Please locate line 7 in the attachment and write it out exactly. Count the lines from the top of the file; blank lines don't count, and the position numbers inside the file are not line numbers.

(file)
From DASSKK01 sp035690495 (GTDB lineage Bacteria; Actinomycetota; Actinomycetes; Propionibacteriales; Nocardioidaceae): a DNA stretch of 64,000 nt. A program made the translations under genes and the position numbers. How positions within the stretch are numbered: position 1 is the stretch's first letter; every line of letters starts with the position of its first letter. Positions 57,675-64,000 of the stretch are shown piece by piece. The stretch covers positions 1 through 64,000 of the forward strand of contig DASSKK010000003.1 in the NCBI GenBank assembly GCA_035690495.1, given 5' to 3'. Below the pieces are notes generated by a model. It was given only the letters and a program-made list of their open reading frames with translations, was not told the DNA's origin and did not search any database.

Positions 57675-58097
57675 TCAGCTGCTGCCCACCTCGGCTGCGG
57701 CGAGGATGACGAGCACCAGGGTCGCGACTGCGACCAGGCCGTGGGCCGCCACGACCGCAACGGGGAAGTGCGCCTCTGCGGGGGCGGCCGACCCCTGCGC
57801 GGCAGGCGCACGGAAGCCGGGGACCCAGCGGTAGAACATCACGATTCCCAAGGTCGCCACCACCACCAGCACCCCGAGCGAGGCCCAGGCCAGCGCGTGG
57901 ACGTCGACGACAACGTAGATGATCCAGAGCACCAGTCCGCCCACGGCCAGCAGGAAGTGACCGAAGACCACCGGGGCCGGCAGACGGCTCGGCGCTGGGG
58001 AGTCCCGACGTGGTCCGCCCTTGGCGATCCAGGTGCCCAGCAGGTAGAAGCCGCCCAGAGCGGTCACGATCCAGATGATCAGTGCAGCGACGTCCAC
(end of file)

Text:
58001 AGTCCCGACGTGGTCCGCCCTTGGCGATCCAGGTGCCCAGCAGGTAGAAGCCGCCCAGAGCGGTCACGATCCAGATGATCAGTGCAGCGACGTCCAC